Saturday, December 19, 2020
there were once times in history that are now known as ages... here are two photos of one. I doubt we could take a photo today that sums up an age as well as this one does
frozen lake racer, I suppose
Francia Tarzian ran away from home to join the Navy at age 17 in 1946, instead of following hid dad's choice of careers, as a stone mason, and later he began restoring cars in 1953 when he purchased a 1921center door Model T from a barn in New Jersey that was in the path of interstate highway construction and seized by eminent domain.
Thanks to you who tip, I am able to pay it forward, and send beer to my favorite video blogger, Cole Sonne, his dad Brian, and uncle Jeff, who regularly put out 3 videos a week
I'm sending them beer.
yup, I was able to contact Buck, who does deliveries in Mitchell, South Dakota, area, and he's up for some remote Santa Claus type work, and will be heading out to meet Cole or Brian, or both, find out what their favorite beer is, and then head into town and pick up a 12 pack apiece.... and one for himself
THAT is some above and beyond type mission work for a Merry Christmas tip in my book, but it's also pretty damn cool.
So, yeah, it's a total of $120, and that's high, but its only a 12 pack per guy, based on the cost of my favorite beer - Stella Artois, and not many store bought beers cost more than 16 bucks a 12 pack.
Anyway, most of you know that tipping isn't required, it's more like a great way to let some of your favorite people know you'd like to buy them some beer, but you're either not yet on 'get together and drink beer together' terms, or you're too darn far away to stop by and take them out for a pizza and beer.
Kim came to Seal Beach a couple years ago, from Denmark, and so I went up and met him and I took him out to lunch! A year or two before that, Marc B came to San Diego from Ohio, and I took him out for supper at a restaurant I'd heard was good, as Marc sounded like he preferred seafood, and we caught up and shot the breeze for a awhile.
So, as I have been saying for years, if you are in the area, I'm buying the first round!
But if you are somewhere else on this planet, I'll just add more content to the blog to entertain you. And on the rare occasion that I'm so darn impressed with another blogger, and can afford it, like many of you, I'm totally down for a twenty dollar tip, or a 12 pack of beer in this case, per person and one for the driver, plus the delivery charge of 25 per trip to get the info on what beer they like, then to go get and return with the beer.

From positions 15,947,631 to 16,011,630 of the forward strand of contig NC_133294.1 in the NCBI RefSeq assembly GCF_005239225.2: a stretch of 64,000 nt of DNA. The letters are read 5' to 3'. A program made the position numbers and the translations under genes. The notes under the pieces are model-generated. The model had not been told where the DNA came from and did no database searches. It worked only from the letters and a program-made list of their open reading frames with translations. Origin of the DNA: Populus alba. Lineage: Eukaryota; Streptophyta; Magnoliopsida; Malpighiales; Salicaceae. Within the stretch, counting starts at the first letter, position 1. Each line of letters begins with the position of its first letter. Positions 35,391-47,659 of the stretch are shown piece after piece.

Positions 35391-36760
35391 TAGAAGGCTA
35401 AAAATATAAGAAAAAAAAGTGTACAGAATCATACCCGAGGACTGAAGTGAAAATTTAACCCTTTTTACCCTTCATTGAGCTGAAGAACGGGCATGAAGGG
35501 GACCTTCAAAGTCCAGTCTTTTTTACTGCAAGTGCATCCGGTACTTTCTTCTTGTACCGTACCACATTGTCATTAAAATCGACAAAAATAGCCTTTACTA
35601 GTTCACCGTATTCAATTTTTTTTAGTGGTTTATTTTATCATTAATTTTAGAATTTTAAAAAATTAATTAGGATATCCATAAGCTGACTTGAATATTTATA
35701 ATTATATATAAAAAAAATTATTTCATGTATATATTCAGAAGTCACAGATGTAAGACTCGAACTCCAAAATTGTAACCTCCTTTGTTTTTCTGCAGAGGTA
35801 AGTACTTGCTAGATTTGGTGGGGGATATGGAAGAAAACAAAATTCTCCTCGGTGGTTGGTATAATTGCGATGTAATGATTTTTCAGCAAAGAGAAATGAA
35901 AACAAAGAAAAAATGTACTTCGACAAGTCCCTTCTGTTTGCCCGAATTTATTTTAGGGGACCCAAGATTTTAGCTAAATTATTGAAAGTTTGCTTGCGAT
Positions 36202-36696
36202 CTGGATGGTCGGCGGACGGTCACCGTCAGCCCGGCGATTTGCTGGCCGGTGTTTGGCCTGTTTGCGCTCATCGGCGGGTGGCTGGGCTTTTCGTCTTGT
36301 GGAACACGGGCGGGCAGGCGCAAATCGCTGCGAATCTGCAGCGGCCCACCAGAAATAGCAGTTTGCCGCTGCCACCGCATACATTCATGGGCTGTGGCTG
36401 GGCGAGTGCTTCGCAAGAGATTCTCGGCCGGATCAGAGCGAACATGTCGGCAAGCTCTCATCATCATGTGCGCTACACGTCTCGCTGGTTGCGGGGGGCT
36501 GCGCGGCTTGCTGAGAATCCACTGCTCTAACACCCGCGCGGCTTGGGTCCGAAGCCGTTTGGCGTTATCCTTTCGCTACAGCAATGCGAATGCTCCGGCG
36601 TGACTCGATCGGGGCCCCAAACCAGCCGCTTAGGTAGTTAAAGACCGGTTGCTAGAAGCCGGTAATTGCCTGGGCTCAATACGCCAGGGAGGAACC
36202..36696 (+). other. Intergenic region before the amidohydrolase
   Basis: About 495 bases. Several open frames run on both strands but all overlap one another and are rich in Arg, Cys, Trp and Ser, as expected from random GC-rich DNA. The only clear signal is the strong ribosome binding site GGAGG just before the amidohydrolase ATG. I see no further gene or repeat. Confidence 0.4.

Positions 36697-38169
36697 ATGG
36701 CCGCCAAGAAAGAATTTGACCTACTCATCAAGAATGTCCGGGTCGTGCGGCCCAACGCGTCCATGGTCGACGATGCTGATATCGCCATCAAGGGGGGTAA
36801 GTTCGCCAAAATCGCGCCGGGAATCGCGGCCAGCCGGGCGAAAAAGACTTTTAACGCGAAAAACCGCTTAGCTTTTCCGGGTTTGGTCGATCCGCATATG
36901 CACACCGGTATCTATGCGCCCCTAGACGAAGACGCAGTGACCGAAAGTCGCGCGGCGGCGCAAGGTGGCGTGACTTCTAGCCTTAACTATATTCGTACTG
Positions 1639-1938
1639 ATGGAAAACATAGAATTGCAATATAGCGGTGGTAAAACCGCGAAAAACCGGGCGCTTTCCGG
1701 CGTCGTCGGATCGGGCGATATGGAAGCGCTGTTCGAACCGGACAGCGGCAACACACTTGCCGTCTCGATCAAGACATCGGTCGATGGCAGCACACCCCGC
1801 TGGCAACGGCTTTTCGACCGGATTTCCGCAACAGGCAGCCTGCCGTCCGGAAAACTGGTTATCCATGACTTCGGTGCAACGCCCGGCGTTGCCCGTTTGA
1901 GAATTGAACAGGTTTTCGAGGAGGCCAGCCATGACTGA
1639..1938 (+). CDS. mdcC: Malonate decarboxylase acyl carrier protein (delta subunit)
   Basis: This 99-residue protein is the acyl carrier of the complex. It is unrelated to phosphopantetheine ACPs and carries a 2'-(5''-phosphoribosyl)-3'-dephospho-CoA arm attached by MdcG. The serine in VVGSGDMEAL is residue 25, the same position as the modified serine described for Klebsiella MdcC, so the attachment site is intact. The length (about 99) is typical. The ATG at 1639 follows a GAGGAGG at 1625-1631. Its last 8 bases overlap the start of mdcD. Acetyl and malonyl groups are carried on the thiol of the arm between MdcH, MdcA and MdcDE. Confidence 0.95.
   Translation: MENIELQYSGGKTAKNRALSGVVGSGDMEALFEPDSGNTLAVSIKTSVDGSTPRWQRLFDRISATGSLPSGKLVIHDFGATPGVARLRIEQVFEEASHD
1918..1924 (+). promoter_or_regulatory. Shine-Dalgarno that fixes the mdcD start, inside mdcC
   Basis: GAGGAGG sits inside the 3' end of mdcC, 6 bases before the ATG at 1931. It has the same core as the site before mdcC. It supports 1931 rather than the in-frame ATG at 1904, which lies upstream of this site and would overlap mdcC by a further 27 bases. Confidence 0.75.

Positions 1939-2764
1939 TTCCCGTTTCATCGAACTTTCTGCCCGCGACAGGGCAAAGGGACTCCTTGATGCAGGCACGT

And if you too want to send some beer, or pizza, to the great guys at Sonne Farms, Cole, Brian, and Jeff, let me know, and I'll send you Buck's info as he's a great guy who delivers out ion Spouth Dakota, and works with paypal too!
The Hemi motor used blocks designated as A-blocks, as they had the closest tolerances. Forged pistons were good for 7400 rpm. Induction relied on a Vanke intake manifold which looked stock on the outside.
Unlike the earlier Super Stock packages that were farmed out, Chrysler put together the WO’s on their own production line. Other ingredients in the package included radio/heater delete. Prestolite transistor ignition mounted under the dash against the firewall, special distributor and coil, racing plug wires, the first application of Super Stock rear springs, trunk mounded big Super Stock Battery, no undercoating or sound deadener and lighter weight carpet. Though not advertised, the metal body components were acid dipped to reduce weight. (Chrysler called this “chemical engineering”). The cars had 10” drums up front for reduced weight and better rolling resistance. Standard Street Hemi had 11 inchers up front and 11 inch rear drums. The race cars used a standard clutch fan, but with aluminum blades.